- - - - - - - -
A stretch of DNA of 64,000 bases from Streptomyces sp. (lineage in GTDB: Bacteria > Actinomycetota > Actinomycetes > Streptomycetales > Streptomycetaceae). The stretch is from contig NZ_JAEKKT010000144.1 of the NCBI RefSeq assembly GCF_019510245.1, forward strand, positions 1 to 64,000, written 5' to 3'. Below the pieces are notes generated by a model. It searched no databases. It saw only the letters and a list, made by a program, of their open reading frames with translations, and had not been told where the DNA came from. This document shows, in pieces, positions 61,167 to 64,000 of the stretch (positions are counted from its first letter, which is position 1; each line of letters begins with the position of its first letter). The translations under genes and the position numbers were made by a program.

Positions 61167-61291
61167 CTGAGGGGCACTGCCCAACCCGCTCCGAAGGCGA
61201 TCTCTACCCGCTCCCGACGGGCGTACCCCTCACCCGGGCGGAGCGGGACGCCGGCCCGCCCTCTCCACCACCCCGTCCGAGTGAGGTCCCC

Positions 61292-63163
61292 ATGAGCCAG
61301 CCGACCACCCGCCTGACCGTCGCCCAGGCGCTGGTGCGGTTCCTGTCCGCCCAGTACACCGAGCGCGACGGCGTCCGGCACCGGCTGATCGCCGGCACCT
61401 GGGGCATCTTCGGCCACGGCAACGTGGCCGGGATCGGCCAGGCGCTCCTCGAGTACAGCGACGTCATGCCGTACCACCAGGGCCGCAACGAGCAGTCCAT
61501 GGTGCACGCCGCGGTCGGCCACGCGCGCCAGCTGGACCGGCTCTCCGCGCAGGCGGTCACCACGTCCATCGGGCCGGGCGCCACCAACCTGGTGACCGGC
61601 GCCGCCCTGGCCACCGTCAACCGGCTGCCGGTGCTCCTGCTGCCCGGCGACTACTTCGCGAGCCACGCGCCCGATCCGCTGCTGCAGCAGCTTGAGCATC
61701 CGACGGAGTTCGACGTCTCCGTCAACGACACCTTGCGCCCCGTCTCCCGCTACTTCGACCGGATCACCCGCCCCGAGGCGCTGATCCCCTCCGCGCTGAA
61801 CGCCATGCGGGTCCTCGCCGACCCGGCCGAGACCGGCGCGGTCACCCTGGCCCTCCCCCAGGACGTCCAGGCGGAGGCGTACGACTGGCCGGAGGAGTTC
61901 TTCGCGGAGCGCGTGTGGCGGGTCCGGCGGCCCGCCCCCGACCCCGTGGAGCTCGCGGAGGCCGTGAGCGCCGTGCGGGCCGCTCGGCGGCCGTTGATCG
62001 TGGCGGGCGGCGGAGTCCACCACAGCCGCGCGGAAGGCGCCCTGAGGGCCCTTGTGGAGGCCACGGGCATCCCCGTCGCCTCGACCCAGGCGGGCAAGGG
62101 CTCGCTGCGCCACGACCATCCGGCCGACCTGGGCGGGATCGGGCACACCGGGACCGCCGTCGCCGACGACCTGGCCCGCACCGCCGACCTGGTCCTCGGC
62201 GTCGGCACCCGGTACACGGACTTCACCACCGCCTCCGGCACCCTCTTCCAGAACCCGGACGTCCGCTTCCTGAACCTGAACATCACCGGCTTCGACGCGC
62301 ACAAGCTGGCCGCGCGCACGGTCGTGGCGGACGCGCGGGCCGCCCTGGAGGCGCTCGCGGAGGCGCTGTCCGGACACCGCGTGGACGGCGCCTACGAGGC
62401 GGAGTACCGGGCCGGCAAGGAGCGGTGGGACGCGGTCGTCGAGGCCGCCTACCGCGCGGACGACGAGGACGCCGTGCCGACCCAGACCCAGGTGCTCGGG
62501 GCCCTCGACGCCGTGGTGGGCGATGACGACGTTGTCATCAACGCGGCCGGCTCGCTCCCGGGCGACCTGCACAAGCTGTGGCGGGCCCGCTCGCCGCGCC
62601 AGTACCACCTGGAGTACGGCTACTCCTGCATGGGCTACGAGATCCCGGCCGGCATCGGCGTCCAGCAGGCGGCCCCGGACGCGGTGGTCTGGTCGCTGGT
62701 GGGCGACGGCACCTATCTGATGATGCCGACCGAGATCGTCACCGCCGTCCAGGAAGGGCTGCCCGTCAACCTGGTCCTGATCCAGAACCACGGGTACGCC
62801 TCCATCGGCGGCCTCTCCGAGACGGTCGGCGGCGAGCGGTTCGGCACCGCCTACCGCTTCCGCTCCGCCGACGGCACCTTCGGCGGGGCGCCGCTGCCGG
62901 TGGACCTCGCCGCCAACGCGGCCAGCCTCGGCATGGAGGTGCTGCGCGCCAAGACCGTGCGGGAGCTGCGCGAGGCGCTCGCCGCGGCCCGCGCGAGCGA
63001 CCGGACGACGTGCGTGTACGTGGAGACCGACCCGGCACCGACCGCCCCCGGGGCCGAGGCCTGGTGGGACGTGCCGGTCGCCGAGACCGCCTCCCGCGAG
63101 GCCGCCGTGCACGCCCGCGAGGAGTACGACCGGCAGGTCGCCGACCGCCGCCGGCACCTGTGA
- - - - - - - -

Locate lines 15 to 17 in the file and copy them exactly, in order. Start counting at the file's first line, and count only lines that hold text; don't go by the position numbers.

62101 CTCGCTGCGCCACGACCATCCGGCCGACCTGGGCGGGATCGGGCACACCGGGACCGCCGTCGCCGACGACCTGGCCCGCACCGCCGACCTGGTCCTCGGC
62201 GTCGGCACCCGGTACACGGACTTCACCACCGCCTCCGGCACCCTCTTCCAGAACCCGGACGTCCGCTTCCTGAACCTGAACATCACCGGCTTCGACGCGC
62301 ACAAGCTGGCCGCGCGCACGGTCGTGGCGGACGCGCGGGCCGCCCTGGAGGCGCTCGCGGAGGCGCTGTCCGGACACCGCGTGGACGGCGCCTACGAGGC